Nodes are incentivized to stay honest through the fees and rewards they earn for processing transactions. However, if some of them were to turn malicious - through human agency, of course - the attacker will have to commandeer 51% or 2/3 of the network to successfully execute the attack. The more nodes there are on the network, the more expensive this attack gets. Also, the more geographically dispersed the nodes are, the greater the resources required to coordinate the attack.
The blockchain is transparent. Every transaction is recorded on a public ledger that can be viewed and audited by anybody. However, the parties involved are pseudo-anonymous, represented only by a string of letters and alphabets that has no linkage to their real-world identities.
No one puts bread in a toaster expecting a slab of ice to pop out. It's not designed for that. The same thing applies to the blockchain. It does what you tell it to do according to how it’s been programmed. By replacing human agencies with a codified mechanism for interaction and settlement, the need for trust and trust mediators vanishes alongside their centralized point of failure.
The absence of a centralized point of failure is the backbone of the blockchain’s resilience. Its strength is in diversity, banding individuals who might normally have nothing in common together in a joint enterprise. Naturally, bringing together people for a common cause often then leads to the formation of organisations. As blockchain technology has evolved and its ability to tackle real-world problems matures, we have seen its all-encompassing nature give rise to a new kind of organizational structure, one that has been referred to as the future of companies: the DAO.
The DAO (Decentralised Autonomous Organisation) is a “same-enterprise” organization run by a web of contracts codified on the blockchain. In other words;
"It pretty much brings people together to form a way to organize themselves and organize for something they want to govern jointly" - Stani Kulechov, Aave Founder & CEO
Every decision and proposal has to be voted on by the members of the DAO before it is executed. Votes are typically represented by tokens - a cryptographical asset whose ownership confers the ability to vote for that DAO. Every vote and voting address can also be audited by anybody; this makes it difficult for users to collude and buy votes without leaving a paper trail.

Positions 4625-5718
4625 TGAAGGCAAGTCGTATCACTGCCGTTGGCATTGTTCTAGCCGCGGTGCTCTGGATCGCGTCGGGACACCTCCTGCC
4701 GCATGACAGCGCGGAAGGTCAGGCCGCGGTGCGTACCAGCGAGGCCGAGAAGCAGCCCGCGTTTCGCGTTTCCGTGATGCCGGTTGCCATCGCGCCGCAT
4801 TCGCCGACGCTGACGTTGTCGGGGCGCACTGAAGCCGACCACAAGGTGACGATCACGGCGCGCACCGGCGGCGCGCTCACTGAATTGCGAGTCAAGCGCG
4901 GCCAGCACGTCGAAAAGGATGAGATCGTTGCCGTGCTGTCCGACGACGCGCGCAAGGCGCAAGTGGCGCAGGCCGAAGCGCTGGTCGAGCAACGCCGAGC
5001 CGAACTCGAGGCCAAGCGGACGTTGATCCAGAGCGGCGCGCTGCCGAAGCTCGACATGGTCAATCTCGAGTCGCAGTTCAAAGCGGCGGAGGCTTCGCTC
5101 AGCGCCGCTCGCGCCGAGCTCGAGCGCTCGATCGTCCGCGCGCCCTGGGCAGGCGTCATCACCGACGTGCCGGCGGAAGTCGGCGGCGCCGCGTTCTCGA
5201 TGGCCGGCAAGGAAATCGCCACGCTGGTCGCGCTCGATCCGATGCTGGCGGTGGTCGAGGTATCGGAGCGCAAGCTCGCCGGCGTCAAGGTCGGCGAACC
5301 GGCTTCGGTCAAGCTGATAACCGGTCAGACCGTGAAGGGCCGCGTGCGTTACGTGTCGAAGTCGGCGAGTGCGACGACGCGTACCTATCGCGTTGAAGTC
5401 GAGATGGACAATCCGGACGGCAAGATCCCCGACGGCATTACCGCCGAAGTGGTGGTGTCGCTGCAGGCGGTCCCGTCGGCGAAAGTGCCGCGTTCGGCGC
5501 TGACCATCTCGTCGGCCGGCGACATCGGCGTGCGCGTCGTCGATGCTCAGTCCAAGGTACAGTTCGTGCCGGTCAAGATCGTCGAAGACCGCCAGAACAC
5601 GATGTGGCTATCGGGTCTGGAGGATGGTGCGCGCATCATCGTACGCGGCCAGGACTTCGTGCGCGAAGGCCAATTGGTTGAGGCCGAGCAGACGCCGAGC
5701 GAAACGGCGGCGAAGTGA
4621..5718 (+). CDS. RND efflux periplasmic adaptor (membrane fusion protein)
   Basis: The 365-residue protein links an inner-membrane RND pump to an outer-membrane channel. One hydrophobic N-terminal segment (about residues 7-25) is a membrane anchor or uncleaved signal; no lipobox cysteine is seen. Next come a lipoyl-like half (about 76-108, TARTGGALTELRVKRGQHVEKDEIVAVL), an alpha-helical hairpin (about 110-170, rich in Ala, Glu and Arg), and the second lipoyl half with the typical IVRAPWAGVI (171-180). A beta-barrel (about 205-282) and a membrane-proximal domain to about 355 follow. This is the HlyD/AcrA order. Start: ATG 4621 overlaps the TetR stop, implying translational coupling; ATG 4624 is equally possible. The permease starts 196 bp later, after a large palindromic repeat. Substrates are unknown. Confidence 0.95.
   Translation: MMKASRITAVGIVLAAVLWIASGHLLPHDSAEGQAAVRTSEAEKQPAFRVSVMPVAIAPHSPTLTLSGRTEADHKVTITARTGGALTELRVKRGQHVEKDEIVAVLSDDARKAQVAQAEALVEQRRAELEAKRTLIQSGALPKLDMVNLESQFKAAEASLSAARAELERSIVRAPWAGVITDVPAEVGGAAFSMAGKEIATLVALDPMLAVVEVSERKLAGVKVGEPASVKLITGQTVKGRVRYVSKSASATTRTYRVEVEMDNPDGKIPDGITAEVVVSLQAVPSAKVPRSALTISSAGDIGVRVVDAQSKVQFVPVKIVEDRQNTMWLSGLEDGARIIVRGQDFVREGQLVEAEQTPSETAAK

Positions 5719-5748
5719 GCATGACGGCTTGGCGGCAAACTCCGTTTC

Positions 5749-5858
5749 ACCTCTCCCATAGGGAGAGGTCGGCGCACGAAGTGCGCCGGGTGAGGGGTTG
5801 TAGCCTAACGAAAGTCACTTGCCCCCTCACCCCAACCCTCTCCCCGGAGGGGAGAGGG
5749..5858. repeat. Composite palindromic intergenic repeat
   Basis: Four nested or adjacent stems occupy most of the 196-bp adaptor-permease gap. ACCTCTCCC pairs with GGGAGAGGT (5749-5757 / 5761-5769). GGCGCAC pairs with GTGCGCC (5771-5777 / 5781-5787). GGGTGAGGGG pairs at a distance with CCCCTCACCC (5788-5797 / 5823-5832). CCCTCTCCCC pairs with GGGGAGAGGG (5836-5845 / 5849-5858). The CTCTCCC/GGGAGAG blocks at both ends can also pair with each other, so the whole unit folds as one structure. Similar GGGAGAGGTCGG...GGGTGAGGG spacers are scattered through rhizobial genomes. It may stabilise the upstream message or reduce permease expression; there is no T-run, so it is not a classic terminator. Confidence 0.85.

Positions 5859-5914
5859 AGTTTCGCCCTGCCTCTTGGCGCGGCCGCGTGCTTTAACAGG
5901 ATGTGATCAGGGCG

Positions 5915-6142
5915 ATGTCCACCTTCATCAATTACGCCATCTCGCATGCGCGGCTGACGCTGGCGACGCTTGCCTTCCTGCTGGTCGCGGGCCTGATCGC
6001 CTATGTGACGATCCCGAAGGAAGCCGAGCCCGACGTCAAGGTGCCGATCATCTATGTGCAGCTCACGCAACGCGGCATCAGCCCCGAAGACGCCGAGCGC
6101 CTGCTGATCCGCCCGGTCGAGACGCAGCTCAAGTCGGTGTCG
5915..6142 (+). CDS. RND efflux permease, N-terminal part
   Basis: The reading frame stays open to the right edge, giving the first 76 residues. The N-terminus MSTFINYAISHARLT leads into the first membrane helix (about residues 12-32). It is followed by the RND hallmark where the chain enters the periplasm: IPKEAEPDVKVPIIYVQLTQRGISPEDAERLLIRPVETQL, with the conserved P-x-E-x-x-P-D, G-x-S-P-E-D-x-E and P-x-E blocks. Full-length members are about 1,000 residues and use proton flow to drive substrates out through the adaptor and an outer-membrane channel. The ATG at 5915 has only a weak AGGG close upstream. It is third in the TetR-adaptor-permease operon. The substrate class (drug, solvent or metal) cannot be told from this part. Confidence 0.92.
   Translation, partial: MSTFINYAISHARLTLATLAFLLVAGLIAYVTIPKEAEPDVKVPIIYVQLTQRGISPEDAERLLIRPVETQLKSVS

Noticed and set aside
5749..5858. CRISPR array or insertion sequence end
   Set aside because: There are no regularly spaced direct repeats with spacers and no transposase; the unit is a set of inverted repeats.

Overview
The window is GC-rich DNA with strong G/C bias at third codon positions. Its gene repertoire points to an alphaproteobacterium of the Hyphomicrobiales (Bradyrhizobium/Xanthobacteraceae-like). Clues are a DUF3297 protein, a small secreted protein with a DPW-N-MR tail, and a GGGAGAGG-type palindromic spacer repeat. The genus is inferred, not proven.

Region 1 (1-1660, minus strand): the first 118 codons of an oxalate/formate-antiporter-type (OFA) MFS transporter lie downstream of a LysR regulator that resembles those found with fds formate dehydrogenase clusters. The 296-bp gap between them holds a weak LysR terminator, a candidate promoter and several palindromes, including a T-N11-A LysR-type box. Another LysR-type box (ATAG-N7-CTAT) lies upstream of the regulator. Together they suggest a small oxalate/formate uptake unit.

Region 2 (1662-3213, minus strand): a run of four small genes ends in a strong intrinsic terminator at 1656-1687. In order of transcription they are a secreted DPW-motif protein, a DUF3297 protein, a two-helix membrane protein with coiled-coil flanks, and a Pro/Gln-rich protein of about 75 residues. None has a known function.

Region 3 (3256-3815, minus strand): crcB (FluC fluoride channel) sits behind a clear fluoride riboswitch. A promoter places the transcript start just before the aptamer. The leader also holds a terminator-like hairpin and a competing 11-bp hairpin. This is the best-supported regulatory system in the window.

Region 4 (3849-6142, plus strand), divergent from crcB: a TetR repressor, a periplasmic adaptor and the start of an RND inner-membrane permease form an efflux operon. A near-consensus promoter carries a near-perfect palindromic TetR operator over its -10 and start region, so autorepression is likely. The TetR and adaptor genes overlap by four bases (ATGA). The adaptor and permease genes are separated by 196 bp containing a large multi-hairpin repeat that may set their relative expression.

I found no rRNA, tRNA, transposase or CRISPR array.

"It brings efficiency in the sense that the DAO members or the people who want to collaborate on an initiative can do it fairly easily from any part of the world. It's an easy way to come together to vote on ideas, vote on subjects. And where DAOs are pretty powerful is where you can vote on changing on-chain codes... whatever the DAO decides, you can't go and undo it". - Stani Kulechov
This is simply because everything is codified on the blockchain and undoing it means attacking the blockchain to undo the transaction that committed those votes on-chain.
Undoubtedly, Covid has changed the way we work. The gig economy and working from home has become the norm rather than the exception it used to be a few years ago. Companies are increasingly embracing practices that do not involve having their entire workforce under the same roof, or - as they like to put it these days - “a decentralized workforce”.
In this way, what was once accepted wisdom in both society and day-to-day business has changed dramatically. It begs the question, what barrier-blindness will be cured next?
There is a growing number of institutions embracing blockchain technology. This points to the beginnings of a monumental shift; from a system of gatekeepers, to one where it’s easier to take a walk without getting intimate on a first-name basis with a bar.
We may never know who the real Satoshi was. But, as we carry on his legacy of eliminating barriers in the exchange of values, one thing is certain: on the blockchain, we are all Satoshi.
Watch our full interview with Stani Kulechov, Aave's Founder & CEO, here. It covers Stani's experience of setting up the Aave DAO, emerging regulation, and the DAO's impact on traditional financial models.